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SirDrums 12-17-2012 05:40 PM

Block off vents in tall room?
 
Just bought a new home and have a heating issue with the great room/living room. I'll try to explain without boring you to death.

First the room:
  • Its two stories tall, from floor to celing its probablly close to 25 ft tall if not more.
  • The room is pretty large 19 ft by 20 ft.
  • its is completley open, no doors, just entry points into the kitchen and hallway
  • It has the stairs to the second story in in as well so its also open to the upstairs hallway.
  • The room contain 3 registers. Two in one wall above the kitchen and one in the wall going up the stairs.
  • These registers are part of the 1st floor AC unit.
Ok now my problems.

1. When running the first floor heater it can take awhile to heat this room.. no real mistery there. But all the all heat from this room ends upstairs in the hall way and sometimes 4 bedrooms if the doors are open. So by the time this room gets confy (70 degrees) the upstairs can be a balmy 76 or 78 degrees. I set it to 66-67 when we go to bed at night but sometimes wake up sweating when it turns on.

2. If the bedroom doors are shut upstairs, the rooms can get extra cold since the halway (where the thermostat is) stays warm and never turns on to heat the rooms.


Would it be ok to block the vents in the tall room during the winter? I think this would be only needed during the winter aynway since during the summer the air would be staying on the first floor. Would this hurt the system in anyway?

ben's plumbing 12-17-2012 07:51 PM

Quote:

Originally Posted by SirDrums (Post 1074766)
Just bought a new home and have a heating issue with the great room/living room. I'll try to explain without boring you to death.

First the room:
  • Its two stories tall, from floor to celing its probablly close to 25 ft tall if not more.
  • The room is pretty large 19 ft by 20 ft.
  • its is completley open, no doors, just entry points into the kitchen and hallway
  • It has the stairs to the second story in in as well so its also open to the upstairs hallway.
  • The room contain 3 registers. Two in one wall above the kitchen and one in the wall going up the stairs.
  • These registers are part of the 1st floor AC unit.
Ok now my problems.

1. When running the first floor heater it can take awhile to heat this room.. no real mistery there. But all the all heat from this room ends upstairs in the hall way and sometimes 4 bedrooms if the doors are open. So by the time this room gets confy (70 degrees) the upstairs can be a balmy 76 or 78 degrees. I set it to 66-67 when we go to bed at night but sometimes wake up sweating when it turns on.

2. If the bedroom doors are shut upstairs, the rooms can get extra cold since the halway (where the thermostat is) stays warm and never turns on to heat the rooms.


Would it be ok to block the vents in the tall room during the winter? I think this would be only needed during the winter aynway since during the summer the air would be staying on the first floor. Would this hurt the system in anyway?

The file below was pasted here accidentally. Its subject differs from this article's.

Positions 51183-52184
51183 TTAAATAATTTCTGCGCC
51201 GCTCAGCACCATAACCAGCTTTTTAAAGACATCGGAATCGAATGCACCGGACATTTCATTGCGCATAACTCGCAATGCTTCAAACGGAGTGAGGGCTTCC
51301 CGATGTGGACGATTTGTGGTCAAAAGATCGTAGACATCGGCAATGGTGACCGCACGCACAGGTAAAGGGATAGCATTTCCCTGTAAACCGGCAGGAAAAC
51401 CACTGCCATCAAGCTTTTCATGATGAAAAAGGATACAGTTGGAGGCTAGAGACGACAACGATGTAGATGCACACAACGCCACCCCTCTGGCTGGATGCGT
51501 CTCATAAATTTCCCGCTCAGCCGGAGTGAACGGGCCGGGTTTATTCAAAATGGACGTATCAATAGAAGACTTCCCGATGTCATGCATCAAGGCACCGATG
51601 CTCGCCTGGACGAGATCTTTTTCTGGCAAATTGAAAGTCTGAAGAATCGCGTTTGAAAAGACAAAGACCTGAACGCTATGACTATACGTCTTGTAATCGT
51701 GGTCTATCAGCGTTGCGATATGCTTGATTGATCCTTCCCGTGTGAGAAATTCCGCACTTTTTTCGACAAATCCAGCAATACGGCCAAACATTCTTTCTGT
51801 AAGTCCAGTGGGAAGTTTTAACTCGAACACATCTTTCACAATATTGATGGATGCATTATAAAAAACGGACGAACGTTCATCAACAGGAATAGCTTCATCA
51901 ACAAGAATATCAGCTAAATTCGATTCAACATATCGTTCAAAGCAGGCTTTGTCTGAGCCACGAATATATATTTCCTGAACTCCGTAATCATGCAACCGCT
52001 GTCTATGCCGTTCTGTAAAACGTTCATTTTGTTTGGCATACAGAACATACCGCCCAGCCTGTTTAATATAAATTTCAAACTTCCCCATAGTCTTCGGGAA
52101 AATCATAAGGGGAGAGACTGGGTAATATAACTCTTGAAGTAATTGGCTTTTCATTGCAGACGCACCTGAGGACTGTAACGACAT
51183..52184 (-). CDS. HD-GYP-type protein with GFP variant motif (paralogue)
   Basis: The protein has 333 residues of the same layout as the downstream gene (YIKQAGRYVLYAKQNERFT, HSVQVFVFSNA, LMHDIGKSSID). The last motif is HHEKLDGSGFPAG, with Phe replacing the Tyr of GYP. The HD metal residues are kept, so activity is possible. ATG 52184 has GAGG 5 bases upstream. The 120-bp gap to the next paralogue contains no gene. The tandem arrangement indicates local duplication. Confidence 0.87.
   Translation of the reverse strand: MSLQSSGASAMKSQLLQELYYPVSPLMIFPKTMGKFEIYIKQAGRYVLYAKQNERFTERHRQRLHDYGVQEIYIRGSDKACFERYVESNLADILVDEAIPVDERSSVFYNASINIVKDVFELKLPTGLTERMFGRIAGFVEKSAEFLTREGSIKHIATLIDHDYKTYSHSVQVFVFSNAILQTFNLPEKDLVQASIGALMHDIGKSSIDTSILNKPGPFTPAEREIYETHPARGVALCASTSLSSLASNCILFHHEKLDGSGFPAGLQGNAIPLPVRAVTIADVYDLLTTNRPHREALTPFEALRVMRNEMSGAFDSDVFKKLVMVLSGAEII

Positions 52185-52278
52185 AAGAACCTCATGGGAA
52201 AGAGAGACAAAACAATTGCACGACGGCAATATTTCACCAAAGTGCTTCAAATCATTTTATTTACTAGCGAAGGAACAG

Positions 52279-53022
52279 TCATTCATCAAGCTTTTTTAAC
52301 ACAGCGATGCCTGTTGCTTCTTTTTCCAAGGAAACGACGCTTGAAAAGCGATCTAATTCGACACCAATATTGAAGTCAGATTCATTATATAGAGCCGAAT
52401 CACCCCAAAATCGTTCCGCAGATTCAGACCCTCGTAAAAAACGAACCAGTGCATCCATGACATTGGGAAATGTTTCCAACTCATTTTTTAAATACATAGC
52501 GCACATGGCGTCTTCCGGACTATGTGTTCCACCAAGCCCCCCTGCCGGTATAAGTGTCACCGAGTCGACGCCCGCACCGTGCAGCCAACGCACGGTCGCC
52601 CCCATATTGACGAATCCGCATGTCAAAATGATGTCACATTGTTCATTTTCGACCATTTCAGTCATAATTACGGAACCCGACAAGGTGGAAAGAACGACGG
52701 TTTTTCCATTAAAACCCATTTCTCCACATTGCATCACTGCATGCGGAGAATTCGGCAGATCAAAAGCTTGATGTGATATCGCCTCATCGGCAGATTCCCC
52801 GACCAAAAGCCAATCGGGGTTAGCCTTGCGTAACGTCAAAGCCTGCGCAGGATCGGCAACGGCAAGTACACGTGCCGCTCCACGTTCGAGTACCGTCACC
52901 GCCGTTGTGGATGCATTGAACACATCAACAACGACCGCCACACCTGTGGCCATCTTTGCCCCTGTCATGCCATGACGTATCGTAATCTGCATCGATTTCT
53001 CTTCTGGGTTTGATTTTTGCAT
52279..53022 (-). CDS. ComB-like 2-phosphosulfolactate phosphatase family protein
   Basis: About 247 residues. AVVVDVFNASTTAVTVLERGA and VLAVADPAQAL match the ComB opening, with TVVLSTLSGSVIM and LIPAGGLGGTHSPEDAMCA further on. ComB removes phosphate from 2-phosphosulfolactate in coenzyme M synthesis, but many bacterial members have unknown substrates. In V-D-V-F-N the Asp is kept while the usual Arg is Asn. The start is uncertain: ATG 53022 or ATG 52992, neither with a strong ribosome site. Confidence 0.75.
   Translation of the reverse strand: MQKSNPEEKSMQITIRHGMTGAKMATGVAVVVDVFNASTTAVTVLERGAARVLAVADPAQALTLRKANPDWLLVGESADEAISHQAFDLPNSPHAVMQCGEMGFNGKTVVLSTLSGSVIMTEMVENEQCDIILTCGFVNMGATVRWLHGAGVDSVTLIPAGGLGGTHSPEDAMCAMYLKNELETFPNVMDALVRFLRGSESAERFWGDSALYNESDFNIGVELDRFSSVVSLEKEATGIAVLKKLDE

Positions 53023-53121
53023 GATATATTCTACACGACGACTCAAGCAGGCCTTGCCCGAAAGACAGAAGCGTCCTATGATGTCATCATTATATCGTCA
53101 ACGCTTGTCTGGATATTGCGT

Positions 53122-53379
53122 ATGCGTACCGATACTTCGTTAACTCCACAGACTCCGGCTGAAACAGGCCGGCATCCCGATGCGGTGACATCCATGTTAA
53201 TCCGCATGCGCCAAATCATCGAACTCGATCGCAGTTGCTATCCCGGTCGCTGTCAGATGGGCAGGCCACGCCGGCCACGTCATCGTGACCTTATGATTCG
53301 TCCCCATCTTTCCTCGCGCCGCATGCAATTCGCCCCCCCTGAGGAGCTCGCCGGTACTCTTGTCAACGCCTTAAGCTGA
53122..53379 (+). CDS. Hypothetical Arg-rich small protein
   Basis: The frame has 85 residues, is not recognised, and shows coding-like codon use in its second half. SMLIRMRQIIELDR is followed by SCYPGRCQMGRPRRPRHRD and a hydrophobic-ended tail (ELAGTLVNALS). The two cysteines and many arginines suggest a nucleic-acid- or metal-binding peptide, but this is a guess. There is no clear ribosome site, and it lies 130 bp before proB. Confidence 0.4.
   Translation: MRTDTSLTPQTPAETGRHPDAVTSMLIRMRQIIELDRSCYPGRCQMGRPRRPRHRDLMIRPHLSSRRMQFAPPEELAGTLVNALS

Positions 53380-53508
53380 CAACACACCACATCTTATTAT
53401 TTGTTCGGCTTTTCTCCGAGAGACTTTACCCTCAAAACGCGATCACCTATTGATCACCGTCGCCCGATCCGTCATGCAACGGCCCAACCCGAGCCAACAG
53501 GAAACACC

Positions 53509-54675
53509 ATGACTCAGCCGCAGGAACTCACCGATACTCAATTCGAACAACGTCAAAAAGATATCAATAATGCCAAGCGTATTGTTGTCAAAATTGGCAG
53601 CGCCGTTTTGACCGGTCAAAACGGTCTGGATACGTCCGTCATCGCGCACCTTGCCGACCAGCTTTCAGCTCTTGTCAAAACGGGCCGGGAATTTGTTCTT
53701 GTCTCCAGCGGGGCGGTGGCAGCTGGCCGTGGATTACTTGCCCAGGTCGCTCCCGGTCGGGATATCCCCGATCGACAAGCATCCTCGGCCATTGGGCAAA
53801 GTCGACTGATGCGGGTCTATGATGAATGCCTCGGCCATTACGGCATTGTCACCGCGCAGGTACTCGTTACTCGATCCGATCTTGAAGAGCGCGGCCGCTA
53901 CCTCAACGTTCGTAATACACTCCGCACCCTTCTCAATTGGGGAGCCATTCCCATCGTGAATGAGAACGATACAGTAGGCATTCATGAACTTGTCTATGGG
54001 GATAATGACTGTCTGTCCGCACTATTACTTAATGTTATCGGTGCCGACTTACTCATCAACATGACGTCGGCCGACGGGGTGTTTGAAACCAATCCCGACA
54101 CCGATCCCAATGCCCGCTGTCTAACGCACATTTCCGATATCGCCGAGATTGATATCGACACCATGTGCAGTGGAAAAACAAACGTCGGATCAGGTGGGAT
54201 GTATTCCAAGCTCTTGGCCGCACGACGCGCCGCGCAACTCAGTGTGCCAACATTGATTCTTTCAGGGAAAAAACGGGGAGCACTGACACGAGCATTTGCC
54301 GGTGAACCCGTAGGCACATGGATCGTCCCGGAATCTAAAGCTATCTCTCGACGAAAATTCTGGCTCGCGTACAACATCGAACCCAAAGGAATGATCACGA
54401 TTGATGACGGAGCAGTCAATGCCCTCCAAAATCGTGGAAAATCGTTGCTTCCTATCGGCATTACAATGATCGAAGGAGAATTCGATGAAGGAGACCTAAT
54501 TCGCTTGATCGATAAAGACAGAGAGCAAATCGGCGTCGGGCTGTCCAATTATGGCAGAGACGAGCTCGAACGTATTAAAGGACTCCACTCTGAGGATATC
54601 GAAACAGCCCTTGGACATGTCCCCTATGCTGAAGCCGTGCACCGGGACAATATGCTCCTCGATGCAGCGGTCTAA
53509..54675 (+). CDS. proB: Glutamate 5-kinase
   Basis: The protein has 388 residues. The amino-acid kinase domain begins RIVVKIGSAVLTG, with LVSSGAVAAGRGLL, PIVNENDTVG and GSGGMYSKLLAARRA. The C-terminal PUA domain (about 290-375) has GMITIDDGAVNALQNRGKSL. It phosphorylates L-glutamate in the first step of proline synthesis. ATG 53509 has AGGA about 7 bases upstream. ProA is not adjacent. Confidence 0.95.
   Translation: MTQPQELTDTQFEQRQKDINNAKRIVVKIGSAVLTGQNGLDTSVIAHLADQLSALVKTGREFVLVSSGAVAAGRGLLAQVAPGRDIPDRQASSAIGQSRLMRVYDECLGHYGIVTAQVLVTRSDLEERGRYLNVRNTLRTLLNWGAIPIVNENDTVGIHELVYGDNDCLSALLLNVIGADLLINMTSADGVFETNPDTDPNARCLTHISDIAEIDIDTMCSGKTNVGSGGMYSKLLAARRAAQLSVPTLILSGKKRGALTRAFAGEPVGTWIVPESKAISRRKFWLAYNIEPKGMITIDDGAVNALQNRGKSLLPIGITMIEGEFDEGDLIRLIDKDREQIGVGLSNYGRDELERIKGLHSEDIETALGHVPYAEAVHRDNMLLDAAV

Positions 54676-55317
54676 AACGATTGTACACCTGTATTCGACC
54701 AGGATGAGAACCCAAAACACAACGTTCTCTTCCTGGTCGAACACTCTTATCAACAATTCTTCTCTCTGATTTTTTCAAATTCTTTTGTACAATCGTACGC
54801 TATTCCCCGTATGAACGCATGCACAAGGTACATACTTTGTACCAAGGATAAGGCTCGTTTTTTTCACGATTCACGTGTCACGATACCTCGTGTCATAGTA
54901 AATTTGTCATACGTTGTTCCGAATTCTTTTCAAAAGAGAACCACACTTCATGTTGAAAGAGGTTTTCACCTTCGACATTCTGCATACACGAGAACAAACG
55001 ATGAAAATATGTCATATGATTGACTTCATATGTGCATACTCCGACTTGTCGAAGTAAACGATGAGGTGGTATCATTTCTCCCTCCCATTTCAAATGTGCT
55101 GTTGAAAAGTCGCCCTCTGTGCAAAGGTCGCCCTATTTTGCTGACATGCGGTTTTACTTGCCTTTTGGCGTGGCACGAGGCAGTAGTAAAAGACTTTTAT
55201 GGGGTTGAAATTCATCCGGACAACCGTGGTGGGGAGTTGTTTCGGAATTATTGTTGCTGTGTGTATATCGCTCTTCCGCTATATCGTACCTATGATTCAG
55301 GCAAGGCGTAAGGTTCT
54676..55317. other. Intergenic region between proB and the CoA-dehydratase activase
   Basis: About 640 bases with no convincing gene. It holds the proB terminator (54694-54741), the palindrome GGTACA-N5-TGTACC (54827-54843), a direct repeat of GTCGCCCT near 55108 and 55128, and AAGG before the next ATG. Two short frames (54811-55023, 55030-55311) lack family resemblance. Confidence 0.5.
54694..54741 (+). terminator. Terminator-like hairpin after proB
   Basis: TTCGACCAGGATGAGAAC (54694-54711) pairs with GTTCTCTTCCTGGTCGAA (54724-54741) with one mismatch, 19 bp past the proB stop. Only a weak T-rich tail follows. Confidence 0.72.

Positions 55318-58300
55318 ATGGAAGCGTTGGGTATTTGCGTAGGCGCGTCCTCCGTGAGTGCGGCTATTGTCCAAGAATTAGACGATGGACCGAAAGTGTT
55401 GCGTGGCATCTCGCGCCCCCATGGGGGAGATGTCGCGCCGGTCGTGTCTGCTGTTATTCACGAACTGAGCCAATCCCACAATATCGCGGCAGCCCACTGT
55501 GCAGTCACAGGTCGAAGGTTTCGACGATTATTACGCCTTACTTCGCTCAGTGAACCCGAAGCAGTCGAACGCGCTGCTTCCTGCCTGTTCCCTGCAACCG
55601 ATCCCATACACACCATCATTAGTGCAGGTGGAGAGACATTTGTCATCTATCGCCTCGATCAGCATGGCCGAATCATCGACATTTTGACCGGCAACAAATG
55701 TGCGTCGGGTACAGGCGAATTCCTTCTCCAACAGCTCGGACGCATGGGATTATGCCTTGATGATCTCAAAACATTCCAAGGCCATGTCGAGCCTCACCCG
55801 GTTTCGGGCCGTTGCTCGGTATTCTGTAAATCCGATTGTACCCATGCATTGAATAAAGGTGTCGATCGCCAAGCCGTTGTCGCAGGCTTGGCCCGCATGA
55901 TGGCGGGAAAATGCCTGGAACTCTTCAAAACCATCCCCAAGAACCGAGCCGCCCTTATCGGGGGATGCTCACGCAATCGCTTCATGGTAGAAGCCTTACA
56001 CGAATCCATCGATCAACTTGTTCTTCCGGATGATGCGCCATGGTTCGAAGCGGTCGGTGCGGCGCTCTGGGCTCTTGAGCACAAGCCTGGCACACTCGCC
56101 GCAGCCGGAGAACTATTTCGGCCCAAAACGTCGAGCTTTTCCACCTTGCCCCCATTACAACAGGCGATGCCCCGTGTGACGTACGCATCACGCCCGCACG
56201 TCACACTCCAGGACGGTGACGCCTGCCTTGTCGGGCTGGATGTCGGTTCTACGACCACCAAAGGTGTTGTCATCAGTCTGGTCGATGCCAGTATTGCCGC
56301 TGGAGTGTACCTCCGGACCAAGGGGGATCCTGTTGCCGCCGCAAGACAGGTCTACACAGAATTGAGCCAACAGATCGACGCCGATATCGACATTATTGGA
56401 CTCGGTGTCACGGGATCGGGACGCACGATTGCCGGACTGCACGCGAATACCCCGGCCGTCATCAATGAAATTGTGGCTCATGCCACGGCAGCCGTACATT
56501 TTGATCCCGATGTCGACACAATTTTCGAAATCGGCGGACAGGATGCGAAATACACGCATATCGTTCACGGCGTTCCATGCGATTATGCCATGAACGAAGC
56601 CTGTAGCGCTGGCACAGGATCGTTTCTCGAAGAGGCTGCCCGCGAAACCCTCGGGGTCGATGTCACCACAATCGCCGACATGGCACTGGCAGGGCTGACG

if you restrict air flow to much ..furnace will trip the high limit as it should to protect from over heating...maybe some pictures of what you have may help us help you.....maybe you don't have enough registers warm air or cold air return for the large room..where is t stat located???ben sr

old_squid 12-17-2012 08:08 PM

You limited your focus on just one room in your house when the base problem is with the entire house when it comes to how your HVAC systems work together.

Closing off the registers in the large room will causes changes in the first floor system's operation. Not all of them good. Depending on where the thermostat is located for that system you may or may not help the problem at all.

Dual system homes with open common areas that cause chimney effects with the air movements are hard sometimes to resolve. Most of the ability to make things a lot better all depends on the original installation and layout.

The first thing I'd suggest is a test to see if the simplest of things can help. Turn both system fans to "on" instead of "auto" and allow them to run continuously 24/7. This sometimes can minimize the chimney effect that you're experiencing. I stress the sometimes.

The other thing that would help in this instance would be a drawing showing the home, rooms, register locations (both supply and returns) and where the thermostats are located.

jagans 12-17-2012 10:39 PM

How about a couple of ceiling fans to blow that heat down? Try the fan on all time option and then install ceiling fans

SirDrums 12-18-2012 05:19 PM

Here are a couple of photos that may help


First image is looking back at the kitchen. The return is in the formal dinning room that is beyond the archway I have labled.

You can also see that upstairs hallway is almost right above the registers.
http://img.photobucket.com/albums/v4...psd74f9ddd.jpg


This next photo shows the third register which is right above the stairs.

http://img.photobucket.com/albums/v4...psb380b7d8.jpg

I am wondering what running the fans all day will do? Does it wear out the system faster? does it run up my electric bill?


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